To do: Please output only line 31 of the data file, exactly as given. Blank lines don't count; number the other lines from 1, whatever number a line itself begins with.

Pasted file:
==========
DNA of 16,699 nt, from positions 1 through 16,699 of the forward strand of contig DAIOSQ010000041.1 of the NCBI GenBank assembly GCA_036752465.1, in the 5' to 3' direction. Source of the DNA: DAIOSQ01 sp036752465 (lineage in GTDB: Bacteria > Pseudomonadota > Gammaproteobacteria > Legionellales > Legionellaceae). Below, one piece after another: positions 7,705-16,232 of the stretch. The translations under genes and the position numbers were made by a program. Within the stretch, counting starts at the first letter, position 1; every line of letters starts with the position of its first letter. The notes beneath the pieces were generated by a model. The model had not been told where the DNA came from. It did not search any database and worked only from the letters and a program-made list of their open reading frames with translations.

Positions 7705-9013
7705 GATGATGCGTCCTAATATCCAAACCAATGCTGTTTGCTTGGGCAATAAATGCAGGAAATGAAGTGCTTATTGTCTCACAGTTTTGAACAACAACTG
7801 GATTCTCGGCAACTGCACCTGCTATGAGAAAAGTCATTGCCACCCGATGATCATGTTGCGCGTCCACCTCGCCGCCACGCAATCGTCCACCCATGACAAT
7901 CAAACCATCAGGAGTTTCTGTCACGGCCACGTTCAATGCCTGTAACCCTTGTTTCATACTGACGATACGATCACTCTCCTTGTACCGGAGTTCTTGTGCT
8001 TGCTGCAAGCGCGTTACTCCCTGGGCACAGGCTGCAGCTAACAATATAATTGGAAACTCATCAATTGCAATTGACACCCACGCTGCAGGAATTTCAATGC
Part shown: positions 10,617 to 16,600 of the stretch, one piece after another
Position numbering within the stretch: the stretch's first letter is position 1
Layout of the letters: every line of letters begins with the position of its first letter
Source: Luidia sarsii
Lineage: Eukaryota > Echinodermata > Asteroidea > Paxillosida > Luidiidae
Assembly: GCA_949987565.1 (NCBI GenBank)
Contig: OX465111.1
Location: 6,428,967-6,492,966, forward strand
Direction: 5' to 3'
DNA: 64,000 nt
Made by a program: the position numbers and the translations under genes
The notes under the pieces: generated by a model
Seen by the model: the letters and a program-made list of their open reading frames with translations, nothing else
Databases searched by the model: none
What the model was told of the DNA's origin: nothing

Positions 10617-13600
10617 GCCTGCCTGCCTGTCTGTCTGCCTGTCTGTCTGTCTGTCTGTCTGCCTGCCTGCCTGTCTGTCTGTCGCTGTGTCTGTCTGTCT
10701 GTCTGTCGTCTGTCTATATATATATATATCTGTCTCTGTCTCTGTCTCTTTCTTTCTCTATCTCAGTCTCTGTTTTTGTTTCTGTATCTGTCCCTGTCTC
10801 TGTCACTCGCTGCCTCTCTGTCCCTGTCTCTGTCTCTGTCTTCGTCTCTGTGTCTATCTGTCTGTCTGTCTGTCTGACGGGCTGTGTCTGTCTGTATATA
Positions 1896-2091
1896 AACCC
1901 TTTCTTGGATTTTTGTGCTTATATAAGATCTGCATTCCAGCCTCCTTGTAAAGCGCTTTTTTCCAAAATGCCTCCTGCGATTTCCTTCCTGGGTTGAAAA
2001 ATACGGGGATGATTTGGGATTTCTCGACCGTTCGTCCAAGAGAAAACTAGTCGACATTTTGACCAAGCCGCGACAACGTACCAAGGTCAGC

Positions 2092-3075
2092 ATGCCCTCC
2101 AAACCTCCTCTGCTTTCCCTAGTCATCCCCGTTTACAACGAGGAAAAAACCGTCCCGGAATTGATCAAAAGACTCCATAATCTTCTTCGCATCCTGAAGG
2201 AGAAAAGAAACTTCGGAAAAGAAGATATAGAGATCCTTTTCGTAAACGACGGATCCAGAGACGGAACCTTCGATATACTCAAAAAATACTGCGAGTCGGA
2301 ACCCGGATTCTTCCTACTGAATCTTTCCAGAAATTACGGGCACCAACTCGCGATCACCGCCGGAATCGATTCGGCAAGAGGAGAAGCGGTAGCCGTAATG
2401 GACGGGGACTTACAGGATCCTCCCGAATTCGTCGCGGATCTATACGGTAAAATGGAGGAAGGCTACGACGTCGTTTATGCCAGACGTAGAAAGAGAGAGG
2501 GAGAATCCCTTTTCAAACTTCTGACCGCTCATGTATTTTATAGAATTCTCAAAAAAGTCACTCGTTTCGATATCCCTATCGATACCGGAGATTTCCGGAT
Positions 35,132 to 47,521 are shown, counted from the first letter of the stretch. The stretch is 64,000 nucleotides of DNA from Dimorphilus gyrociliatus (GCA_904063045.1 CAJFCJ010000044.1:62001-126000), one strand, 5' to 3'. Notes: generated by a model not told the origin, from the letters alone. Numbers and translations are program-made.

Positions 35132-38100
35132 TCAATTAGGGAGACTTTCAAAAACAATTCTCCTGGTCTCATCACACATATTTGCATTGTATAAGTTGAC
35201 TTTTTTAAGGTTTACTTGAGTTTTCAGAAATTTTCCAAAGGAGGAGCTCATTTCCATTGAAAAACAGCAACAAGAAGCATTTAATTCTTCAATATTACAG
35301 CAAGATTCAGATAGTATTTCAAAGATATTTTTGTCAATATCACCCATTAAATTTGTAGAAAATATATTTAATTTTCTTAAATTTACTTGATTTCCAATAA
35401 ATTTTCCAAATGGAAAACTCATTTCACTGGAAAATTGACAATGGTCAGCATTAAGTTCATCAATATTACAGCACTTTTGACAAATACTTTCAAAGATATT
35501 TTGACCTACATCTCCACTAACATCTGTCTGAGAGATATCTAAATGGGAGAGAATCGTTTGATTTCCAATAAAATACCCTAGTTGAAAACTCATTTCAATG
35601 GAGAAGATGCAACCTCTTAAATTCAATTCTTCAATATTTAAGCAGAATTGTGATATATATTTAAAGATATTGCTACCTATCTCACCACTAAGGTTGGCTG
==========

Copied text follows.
2092 ATGCCCTCC